"We started out helping with the performance of athletes, but whenever you have motion, video is really of importance," said Victor Bergonzoli, CEO of Dartfish. The Swiss company started out helping Olympic skiers and their coaches analyze their moves, but Bergonzoli said the tool could be applied just as easily to an analysis of factory assembly procedures or of how a keynote speaker moves across the stage.
You can see some of the videos customers have decided to share publicly at dartfish.tv--mostly sports analytics like the one of tennis ace Roger Federer with annotations on his twists, turns, and form at the moment of contact between racket and ball. You may have seen some of its broadcast products, like its SimulCam system for showing the motions of two athletes side-by-side, in the sports coverage of networks including NBC, Bergonzoli said.
The company's main product is desktop software for annotating videos, which can include "key markers" with associated text notes at moments within the video where something important happens. Among other things, this means you can skip around a video to see just the most relevant portions. Bergonzoli said one use would be to mark up an hour-long speech and share it on a website or intranet, so the people you share it with can home in the specific sections you've commented on.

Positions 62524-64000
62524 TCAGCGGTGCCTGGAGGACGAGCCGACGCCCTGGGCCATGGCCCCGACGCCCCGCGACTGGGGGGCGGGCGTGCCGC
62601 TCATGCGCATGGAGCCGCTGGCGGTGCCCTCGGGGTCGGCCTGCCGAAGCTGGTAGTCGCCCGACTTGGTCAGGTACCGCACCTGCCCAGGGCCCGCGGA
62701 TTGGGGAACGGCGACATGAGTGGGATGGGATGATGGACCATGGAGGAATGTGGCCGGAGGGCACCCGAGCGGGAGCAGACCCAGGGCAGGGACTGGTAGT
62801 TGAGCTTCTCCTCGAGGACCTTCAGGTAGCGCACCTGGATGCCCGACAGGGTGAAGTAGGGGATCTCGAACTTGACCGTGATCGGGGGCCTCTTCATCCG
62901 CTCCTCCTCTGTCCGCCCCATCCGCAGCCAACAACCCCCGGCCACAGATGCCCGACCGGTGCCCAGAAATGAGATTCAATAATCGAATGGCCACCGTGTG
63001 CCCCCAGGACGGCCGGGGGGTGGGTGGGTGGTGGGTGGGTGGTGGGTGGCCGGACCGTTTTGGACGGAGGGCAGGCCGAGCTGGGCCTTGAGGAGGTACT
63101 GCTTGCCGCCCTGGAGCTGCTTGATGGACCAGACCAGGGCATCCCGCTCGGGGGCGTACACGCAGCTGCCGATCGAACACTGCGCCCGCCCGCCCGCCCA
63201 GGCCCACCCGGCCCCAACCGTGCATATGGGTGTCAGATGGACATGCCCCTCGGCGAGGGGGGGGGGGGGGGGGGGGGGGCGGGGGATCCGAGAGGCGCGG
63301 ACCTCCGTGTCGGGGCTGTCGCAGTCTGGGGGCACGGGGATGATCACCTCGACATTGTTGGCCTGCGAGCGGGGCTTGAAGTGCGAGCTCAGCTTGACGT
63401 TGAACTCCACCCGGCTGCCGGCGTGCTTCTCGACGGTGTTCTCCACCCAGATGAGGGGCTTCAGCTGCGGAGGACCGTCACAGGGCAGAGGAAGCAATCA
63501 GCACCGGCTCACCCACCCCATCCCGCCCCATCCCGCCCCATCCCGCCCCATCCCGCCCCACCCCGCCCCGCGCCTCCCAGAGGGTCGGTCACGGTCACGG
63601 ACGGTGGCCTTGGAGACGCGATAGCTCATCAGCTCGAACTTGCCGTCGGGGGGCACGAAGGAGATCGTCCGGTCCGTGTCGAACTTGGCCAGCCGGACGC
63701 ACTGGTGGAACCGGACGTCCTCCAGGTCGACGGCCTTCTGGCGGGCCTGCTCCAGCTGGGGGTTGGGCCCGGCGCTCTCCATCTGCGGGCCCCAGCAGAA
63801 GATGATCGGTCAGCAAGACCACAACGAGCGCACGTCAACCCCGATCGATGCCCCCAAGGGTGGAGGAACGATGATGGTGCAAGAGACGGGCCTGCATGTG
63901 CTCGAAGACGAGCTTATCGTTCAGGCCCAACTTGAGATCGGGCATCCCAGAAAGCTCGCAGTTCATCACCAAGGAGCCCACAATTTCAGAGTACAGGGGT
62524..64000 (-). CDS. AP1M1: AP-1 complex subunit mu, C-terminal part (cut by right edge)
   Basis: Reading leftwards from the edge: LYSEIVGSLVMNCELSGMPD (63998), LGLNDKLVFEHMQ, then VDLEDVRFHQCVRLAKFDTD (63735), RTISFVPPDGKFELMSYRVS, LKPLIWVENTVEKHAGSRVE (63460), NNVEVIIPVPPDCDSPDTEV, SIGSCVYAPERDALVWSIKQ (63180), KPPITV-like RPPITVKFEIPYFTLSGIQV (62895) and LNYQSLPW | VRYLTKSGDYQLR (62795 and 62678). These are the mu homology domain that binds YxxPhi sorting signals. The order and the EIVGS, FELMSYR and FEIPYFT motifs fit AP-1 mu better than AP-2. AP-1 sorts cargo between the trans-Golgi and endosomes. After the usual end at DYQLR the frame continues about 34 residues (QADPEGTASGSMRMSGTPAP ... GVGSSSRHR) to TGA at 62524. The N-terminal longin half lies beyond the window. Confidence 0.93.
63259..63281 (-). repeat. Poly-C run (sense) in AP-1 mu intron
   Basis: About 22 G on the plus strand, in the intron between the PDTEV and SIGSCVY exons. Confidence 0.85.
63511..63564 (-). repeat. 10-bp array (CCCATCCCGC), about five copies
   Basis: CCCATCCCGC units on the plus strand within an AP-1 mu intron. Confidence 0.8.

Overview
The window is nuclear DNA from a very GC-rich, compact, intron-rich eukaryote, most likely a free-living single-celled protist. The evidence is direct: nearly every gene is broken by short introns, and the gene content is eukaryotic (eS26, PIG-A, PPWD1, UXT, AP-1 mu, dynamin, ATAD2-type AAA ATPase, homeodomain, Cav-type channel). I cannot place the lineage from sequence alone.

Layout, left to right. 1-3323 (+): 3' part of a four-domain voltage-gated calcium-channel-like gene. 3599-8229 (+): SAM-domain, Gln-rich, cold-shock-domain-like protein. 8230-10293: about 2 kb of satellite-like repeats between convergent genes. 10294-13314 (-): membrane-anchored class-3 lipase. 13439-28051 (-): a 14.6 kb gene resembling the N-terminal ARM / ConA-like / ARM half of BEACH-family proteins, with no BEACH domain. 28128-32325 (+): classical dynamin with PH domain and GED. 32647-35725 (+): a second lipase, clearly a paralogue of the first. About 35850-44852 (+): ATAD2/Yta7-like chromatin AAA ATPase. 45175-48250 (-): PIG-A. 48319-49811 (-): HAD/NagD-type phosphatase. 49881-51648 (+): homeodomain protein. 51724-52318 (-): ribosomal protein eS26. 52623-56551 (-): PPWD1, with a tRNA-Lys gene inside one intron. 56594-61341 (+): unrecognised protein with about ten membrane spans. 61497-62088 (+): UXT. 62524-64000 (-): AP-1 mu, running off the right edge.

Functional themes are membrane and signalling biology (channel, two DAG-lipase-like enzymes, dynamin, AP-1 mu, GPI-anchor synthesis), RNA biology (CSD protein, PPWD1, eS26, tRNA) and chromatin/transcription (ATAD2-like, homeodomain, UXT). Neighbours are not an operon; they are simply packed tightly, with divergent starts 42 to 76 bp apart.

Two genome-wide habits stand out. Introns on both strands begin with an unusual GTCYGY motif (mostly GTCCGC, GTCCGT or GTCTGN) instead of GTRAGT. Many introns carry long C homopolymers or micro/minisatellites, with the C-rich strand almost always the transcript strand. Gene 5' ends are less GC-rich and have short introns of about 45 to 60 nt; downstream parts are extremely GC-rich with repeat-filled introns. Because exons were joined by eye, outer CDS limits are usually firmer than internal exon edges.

Dartfish videos can then be shared over the Web or on a DVD.
Early corporate customers include Implenia, a construction firm that's one of the largest companies in Switzerland, he said. A large bank also uses the software to record and annotate employee reviews. A Lean Enterprise Institute case study featured use of this technique by Nexteer Automotive--a relationship that began after a lean process specialist there saw his daughter's figure skating coaches using the software to mark up video of the team's performance. Other industrial videos on the Dartfish.tv website cover processes like electronics assembly (time and motion study) and ergonomic study of people getting in and out of a car. However, you have to dig a bit to get past all the sports, searching by keywords like "process" or "training."
Another Web video player that offers somewhat similar capabilities is Viddler, which hosts corporate videos and provides a player that includes the ability to tag parts of the video stream through the browser interface.
Viddler actually looks like a more polished Web 2.0 operation. On the other hand, Dartfish might win some traction with sports fans. "We're the choice of champions," Bergonzoli said.